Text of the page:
When Helen Gurley Brown died in 2012 at age 90—and was cremated in a Pucci dress—she had spent her career giving voice to desires previously off-limits in public. She had transformed Cosmopolitan from a dying general-interest magazine into a widely read monthly celebrating women’s pursuit of sex; for three decades, and during successive feminist waves, the magazine dominated the market for women’s publications. She had published thousands of articles about overcoming hang-ups and achieving orgasms in prose she made “baby simple” with words like “pippy-poo.” For the women who read her regularly, her work offered necessary encouragement. “There are a lot of women out there who need help and they are $100 and 50 miles away from a psychiatrist, and what we are trying to do is absolve them of guilt by letting them know they’re not alone,” Brown told The New York Times Magazine in 1974, nine years after she took over Cosmo.
The reaction she provoked among feminists and intellectuals was often closer to horror. “Her market seems to be composed of people who ordinarily set eyes on a book only when Johnny Carson holds one up,” wrote Joan Didion in a 1965 profile. In the view of Nora Ephron, “She is demonstrating, rather forcefully, that there are well over a million American women who are willing to spend sixty cents to read not about politics, not about the female-liberation movement, not about the war in Vietnam, but merely about how to get a man.” The feminist group New York Radical Women attacked her as “Aunt Tom of the Month” in the first issue of their broadside, Notes From the First Year. Kate Millett occupied her office and demanded that she attend a consciousness-raising meeting. Many saw her as toxic, elevating man-pleasing above all else. She was widely scorned for avoiding race or for dealing with it clumsily in articles like “What It Means to Be a Negro Girl” and “The Black Man Turns Me On.”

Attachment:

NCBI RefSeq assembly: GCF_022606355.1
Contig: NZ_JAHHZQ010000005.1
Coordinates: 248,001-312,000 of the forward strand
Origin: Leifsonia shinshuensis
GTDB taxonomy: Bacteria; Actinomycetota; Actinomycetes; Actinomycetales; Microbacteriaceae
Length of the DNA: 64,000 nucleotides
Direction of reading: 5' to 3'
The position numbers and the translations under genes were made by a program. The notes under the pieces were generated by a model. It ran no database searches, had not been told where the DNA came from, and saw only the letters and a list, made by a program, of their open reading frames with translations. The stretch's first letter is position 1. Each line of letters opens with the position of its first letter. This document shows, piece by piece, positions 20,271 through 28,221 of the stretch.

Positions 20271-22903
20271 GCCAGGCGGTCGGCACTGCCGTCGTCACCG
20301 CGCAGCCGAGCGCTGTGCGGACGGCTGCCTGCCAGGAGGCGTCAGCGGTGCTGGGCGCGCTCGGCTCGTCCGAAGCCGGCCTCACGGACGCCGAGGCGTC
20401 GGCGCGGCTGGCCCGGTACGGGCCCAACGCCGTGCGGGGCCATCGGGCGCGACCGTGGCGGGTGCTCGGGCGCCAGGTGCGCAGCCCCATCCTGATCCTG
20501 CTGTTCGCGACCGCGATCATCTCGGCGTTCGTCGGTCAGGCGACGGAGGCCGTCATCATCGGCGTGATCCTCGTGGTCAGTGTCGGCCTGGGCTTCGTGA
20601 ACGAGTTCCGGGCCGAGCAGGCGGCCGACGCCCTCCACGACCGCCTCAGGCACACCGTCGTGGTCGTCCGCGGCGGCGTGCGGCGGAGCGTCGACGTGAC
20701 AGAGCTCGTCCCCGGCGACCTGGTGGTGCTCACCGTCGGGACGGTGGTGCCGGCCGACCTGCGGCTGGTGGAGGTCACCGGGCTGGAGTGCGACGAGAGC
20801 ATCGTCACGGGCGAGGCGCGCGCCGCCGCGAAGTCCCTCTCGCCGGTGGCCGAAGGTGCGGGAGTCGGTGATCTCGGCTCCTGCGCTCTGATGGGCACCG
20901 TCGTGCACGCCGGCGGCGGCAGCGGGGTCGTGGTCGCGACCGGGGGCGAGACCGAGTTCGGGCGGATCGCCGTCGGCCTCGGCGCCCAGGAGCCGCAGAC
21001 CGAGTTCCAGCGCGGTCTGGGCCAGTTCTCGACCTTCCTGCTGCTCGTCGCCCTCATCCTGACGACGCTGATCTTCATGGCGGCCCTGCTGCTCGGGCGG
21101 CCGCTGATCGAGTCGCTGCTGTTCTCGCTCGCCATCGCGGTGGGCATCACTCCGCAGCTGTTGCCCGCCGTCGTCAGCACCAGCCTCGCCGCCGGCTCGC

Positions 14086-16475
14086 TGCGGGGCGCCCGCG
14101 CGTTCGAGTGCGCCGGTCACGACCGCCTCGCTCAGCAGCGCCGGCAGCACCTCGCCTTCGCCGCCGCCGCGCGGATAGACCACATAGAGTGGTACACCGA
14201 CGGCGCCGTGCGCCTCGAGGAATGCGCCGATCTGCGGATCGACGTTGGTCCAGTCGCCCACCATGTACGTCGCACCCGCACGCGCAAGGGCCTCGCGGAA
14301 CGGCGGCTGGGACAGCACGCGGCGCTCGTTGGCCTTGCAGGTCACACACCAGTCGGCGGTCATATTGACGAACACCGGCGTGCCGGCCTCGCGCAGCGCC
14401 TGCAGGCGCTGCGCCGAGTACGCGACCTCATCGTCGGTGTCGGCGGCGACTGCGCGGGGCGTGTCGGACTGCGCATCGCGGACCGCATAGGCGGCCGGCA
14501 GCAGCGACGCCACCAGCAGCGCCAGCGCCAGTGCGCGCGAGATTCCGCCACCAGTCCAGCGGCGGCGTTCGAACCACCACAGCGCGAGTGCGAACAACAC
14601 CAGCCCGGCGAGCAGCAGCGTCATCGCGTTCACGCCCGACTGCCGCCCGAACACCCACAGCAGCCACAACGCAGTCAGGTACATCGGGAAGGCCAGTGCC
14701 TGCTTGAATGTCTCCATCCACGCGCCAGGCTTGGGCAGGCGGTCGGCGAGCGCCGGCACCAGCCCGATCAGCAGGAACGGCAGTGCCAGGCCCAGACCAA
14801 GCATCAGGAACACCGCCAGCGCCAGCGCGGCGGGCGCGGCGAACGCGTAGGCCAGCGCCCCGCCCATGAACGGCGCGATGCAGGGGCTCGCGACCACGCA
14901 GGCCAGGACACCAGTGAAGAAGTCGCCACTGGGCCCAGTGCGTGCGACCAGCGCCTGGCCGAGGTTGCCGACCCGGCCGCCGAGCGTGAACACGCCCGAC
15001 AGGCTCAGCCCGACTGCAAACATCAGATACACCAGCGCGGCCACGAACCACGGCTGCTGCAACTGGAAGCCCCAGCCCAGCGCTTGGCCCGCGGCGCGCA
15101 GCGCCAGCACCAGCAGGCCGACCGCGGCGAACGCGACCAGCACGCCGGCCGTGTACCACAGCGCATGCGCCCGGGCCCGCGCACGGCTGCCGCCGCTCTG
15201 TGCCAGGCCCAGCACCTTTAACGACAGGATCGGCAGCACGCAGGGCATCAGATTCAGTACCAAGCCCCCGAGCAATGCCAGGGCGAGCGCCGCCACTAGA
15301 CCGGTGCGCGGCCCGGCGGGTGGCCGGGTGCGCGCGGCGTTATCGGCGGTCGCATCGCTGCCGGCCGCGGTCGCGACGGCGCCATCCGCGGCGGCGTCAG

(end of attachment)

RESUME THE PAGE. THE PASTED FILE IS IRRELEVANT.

Two new biographies attempt to redeem Brown: Not Pretty Enough by Gerri Hirshey and Enter Helen by Brooke Hauser. Both praise her tenacity and vision at the helm of Cosmopolitan. For Hauser, Brown’s work as an editor and writer is foremost about independence, achieved by a woman who “was a much more serious person than she presented herself to be.” “She was the unlikeliest of sirens,” Hirshey writes, with a “sincere and underrated feminism.” Yet Brown’s beliefs were often just as retrograde as the ones she claimed to fight. Why, then, is she still appealing? (Two new biographies?) These books point to an answer.
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Brown was born, as she would later describe it, “ordinary, hillbilly and poor” in a small village in the Ozarks in 1922. Her father, Ira, was an aspiring politician; her mother, Cleo, was a melancholy housewife with, Brown would say, “as much insight as a waffle.” They lived mostly comfortably until 1932, when Ira jumped into a moving elevator—rumor had it he was chasing a pretty girl—and was crushed to death.
“My shrink says that, given the set of problems I had growing up and as a young woman, it’s quite astonishing I’m not locked away in a mossy little cell somewhere,” Brown would later write in one of her nine confessional advice books. The struggles of her childhood—and her own success in spite of them—became the source material for her writing and for her conception of the insecure, shy, and eager “Cosmo Girl” that her magazine would target. Unable to support Helen and her sister Mary, Cleo drove them across the country to look for an ex-boyfriend she hoped she could marry for stability. The family finally settled for a happy while in California. Then Mary was afflicted with polio and left paralyzed; Helen hoped to attend college but could afford only a single semester. She worked 17 different secretarial jobs before she was 26, then began to find success in Los Angeles as a copywriter.